When we read fantastical stories in Buddhist texts, we might simply dismiss them as myth. Ralph H. Craig III invites us to look at them a little more deeply.
Bill Aiken offers five Buddhist insights to be a more effective agent of change
Buddhist scholar Stephanie Balkwill examines the historical arguments around the question: “Can women attain buddhahood in a female form?”
In Nichiren Shu Buddhism, the gohonzon is a calligraphic scroll that can guide Buddhist practitioners toward enlightenment.
Along with Soka Gakkai and Nichiren Shoshu, Nichiren Shu is one of the largest sects of the Nichiren school of Buddhism. A Nichiren Shu priest explains the tradition’s roots, practices, and basic teachings.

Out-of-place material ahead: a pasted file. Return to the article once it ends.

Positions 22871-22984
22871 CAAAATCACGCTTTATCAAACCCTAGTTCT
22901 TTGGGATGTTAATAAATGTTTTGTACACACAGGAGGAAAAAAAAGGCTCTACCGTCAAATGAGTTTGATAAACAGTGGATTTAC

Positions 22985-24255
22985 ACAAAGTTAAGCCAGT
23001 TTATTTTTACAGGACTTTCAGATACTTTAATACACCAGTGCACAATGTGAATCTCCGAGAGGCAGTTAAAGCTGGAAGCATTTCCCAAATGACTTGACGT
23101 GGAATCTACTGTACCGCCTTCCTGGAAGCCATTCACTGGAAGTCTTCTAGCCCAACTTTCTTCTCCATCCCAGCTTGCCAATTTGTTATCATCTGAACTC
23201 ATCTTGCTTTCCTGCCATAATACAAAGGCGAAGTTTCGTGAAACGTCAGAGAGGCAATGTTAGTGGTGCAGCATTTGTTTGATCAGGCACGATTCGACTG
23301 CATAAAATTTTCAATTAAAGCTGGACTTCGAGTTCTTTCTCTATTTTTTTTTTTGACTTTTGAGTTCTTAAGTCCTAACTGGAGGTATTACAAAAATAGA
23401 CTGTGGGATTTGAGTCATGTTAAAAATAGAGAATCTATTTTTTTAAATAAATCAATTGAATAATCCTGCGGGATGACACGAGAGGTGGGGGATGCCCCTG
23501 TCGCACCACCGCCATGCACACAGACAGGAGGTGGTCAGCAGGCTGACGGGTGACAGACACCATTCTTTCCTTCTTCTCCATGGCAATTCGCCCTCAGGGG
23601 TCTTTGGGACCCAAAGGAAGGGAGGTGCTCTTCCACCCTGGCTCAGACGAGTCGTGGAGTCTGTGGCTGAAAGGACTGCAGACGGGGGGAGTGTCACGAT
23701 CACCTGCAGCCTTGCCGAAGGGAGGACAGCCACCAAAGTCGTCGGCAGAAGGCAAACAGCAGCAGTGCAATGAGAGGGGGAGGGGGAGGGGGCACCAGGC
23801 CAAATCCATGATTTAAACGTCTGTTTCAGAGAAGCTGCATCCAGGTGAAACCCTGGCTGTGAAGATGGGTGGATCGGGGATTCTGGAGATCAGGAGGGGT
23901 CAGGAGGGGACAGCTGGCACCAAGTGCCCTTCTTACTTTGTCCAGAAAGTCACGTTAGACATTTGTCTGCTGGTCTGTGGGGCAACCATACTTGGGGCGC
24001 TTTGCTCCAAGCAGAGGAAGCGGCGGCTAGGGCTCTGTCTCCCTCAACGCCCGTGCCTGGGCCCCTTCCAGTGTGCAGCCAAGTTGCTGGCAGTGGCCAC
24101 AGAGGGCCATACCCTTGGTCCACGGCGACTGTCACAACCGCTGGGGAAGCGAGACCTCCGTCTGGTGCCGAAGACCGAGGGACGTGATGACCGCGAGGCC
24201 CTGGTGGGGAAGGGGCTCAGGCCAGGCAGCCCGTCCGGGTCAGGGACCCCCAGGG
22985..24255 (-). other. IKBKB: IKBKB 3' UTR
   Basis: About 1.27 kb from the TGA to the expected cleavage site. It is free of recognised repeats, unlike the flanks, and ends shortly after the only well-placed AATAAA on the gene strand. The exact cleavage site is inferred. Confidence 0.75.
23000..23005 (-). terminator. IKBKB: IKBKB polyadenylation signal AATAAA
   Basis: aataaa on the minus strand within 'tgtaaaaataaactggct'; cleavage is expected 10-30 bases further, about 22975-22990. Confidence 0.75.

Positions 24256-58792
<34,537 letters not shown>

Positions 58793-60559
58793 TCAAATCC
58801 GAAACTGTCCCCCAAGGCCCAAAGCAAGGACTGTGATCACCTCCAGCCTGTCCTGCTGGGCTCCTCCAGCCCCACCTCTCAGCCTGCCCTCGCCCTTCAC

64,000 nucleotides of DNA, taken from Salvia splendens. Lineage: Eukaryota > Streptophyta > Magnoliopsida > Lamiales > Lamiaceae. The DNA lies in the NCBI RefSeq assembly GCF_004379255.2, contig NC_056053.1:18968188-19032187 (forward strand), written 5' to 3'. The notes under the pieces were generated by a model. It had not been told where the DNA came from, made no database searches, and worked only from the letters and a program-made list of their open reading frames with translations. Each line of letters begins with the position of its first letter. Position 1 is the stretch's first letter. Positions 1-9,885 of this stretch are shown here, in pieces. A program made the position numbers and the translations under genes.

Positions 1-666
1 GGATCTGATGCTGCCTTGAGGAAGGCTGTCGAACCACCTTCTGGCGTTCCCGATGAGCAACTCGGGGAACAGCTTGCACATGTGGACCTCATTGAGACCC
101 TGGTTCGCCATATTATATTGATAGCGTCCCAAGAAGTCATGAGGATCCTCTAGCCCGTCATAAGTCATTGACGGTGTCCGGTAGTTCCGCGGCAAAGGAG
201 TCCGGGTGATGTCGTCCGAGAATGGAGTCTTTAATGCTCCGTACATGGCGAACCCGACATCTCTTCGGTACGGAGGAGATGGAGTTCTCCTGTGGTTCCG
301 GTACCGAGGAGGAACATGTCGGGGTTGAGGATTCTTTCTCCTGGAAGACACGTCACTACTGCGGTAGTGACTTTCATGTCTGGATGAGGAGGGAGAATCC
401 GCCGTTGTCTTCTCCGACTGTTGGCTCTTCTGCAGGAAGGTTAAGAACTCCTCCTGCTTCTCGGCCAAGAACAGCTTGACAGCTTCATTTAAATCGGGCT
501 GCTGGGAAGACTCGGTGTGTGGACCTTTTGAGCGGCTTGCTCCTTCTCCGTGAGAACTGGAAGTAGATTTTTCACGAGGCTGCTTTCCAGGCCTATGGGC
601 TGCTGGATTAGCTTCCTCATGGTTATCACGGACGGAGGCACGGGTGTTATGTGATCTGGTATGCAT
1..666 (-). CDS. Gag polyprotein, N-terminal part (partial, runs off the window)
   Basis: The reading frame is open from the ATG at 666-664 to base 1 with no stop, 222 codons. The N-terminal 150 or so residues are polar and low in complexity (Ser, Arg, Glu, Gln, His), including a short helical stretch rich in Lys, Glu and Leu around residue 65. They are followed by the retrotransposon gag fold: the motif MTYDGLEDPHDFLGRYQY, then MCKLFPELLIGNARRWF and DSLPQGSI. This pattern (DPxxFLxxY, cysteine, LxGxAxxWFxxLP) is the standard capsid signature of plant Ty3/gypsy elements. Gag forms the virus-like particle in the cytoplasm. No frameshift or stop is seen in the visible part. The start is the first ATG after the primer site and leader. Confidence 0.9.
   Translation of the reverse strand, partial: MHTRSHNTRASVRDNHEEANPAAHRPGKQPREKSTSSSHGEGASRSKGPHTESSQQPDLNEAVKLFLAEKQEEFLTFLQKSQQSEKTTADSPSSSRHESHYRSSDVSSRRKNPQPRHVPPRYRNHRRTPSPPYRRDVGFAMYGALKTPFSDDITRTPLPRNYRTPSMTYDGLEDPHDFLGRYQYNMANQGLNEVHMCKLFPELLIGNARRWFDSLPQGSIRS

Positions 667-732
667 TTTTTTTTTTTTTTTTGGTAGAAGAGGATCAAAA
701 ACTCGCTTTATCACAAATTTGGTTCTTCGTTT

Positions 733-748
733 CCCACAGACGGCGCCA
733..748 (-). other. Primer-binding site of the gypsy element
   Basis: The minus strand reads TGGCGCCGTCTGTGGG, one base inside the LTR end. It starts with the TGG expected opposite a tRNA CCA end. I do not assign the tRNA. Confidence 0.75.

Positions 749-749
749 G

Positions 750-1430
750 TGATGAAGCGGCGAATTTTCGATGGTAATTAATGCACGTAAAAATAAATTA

Dr. Kamilah Majied reflects her experiences at The Gathering of Buddhist Teachers of Black African Descent.
The future of Buddhism will be decided by how we act right now, says Johnny Edward Dean Jr. He’s putting his faith into action on the South Side of Chicago.
Based on letters Nichiren Shonin wrote to his female followers, Myokei Caine-Barrett explains why the thirteenth-century champion of the Lotus Sutra was a practical feminist.
In these teaching on chapters one and twenty of the Lotus Sutra, Thich Nhat Hanh discusses the three dimensions in which all beings and things reside.
Paul L. Swanson reviews “The Lotus Sutra: A Biography” by Donald S. Lopez, Jr. From the Summer 2017 issue of Buddhadharma.